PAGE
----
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Een episode uit de fabel van Erysichthon getekend door Maarten de Vos

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image of Oud Holland - Quarterly for Dutch Art History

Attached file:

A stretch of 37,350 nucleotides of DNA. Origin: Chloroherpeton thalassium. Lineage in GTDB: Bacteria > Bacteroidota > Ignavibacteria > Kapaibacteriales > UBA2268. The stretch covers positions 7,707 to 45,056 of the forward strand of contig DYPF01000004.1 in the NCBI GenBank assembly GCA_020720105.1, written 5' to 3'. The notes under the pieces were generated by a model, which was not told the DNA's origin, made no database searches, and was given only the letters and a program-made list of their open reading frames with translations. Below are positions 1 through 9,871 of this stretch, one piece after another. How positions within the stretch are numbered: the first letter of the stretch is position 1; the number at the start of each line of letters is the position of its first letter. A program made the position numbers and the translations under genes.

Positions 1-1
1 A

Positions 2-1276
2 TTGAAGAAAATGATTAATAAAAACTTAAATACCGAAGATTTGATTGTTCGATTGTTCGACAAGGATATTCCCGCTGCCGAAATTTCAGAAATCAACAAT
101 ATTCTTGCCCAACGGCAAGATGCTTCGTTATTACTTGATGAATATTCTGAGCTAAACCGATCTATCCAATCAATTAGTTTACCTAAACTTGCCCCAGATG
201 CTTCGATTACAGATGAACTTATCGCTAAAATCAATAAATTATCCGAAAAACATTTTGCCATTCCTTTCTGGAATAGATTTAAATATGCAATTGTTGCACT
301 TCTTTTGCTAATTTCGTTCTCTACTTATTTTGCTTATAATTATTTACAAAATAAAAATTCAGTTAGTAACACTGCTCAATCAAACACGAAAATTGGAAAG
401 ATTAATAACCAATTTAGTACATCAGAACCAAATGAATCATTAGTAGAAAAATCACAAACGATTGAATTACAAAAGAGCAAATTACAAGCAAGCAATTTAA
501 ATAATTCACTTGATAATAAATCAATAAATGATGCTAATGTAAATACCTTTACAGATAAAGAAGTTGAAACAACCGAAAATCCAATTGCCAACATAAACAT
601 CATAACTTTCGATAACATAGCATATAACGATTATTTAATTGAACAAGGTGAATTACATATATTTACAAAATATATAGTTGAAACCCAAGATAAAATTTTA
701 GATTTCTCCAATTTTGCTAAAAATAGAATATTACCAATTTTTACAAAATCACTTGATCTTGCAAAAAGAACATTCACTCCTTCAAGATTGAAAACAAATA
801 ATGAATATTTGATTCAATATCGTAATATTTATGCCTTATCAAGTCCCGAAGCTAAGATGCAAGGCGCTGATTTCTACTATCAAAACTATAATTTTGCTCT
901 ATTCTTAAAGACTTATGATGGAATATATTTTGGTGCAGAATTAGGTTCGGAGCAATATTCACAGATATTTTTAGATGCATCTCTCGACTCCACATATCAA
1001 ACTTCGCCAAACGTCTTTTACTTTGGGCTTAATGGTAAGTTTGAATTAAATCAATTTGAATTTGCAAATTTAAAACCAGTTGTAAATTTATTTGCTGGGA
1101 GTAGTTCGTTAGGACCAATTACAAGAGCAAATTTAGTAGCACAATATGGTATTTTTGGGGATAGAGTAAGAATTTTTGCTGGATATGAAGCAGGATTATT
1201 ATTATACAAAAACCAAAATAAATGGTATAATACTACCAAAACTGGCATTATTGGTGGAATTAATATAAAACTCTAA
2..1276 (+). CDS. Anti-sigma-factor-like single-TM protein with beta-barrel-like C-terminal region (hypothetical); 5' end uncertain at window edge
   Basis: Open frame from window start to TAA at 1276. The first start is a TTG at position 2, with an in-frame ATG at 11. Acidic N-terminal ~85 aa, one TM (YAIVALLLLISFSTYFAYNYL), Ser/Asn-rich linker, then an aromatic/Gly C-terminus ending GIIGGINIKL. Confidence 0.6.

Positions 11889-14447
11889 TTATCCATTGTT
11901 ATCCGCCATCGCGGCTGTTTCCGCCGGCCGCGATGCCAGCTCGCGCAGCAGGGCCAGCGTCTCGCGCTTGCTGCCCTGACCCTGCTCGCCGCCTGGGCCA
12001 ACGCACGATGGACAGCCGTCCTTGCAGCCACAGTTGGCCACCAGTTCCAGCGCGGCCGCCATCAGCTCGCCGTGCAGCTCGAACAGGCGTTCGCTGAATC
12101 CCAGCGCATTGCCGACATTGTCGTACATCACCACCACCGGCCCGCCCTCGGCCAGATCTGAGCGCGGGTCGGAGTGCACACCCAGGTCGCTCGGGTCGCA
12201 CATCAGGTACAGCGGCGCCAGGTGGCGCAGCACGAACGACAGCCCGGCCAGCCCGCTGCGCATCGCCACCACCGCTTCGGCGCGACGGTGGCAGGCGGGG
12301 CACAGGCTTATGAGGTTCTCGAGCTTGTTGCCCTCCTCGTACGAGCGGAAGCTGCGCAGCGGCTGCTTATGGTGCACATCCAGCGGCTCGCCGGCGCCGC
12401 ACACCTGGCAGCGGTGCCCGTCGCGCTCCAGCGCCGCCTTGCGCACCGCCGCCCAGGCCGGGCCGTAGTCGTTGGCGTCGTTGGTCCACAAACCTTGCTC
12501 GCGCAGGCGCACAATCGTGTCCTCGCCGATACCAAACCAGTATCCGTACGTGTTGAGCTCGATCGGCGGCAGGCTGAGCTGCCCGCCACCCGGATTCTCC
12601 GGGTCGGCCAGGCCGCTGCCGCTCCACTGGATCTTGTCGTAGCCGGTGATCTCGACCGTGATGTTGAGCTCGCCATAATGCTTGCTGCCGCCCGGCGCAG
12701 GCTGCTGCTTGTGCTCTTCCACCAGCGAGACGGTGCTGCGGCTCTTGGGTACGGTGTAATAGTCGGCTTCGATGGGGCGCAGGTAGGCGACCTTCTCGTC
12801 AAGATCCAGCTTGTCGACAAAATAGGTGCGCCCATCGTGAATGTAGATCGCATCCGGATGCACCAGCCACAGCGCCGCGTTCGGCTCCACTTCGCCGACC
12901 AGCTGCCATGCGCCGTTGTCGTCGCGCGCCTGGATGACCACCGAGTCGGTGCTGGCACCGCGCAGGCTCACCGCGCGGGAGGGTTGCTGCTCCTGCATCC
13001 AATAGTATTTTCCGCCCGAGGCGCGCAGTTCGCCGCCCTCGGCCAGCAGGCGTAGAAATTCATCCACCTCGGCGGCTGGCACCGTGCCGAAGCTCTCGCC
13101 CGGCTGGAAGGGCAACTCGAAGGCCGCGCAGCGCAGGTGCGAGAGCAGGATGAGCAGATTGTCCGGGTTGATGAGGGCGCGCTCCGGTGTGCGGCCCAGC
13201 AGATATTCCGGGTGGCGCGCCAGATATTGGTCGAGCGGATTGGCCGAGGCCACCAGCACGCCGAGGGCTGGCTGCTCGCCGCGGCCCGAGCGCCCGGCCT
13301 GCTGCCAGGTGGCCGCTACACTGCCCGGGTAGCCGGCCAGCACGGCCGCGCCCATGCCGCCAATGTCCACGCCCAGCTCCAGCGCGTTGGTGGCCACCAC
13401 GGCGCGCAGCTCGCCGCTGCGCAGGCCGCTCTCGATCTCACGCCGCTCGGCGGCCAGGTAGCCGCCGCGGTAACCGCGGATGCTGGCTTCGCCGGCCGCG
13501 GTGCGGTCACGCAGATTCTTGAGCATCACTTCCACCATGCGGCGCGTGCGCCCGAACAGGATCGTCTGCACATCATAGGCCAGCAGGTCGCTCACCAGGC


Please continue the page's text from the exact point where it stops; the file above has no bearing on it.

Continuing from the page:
In the Rijksbureau voor Kunsthistorische Documentatie is a photograph from Max Friedländer's archives of a drawing as yet unmentioned in the literature (Fig. I). It is clearly in pen and wash and somewhat damaged. The subject is The Mountain Nymph Sent by Ceres Commands Hunger to Punish Erysichthon. Friedländer ascribed the drawing to Frans Floris, but it must be by Maarten de Vos (Note I ) . It is worthy of attention not only as one of De Vos's few drawings of subjects from Ovid's Metamorphoses (Note 2), but also because this story is rarely depicted, except in illustrations to editions of the, work in which the mountain nymph episode customarily figures (Note 3). Among the twelve independent representations of the story listed by Denzler (Note 4), only one shows the same moment in it as De Vos's drawing: an anonymous print published in Antwerp around 1550 (Fig.3, Note 5). A drawing by Tobias Verhaeght, who probably knew this print, has recently also been identified as showing the same subject (Note 6). De Vos's drawing is further from Ovid's text than either of these, but still far from original, since the composition is borrowed from a Metamorphoses illustration by Bernard Salomon or, more likely, the copy of it in reverse by Virgil Solis (Fig. 2, Note 7). A notable difference, however, is that De Vos, like the anonymous print and Verhaeght, depicts Hunger as a man, a clear departure from Ovid which appears to occur only in the Netherlands. It is also found in illustrations there, first in Pieter van der Borcht's (Note 8), which may be based on the anonymous print. De Vos and Verhaeght may also have been inspired by Van der Borcht's illustration or the print, but another source of inspiration for all three artists could have been the Dutch translation of the Metamorphoses by Joannes Florianus, published in Antwerp in 1552, where Hunger is also presented as a man (Note 9). Since its publication only three representations of the Erysichthon story have been added to Denzler's list (Note 10), the De Vos drawing now bringing the total to sixteen. To these can be added six prints by the little-known French artist George Boba (Note 11). At present it seems as if the episode of the meeting between the mountain nymph and Hunger attracted attention as a separate subject only in the Netherlands.


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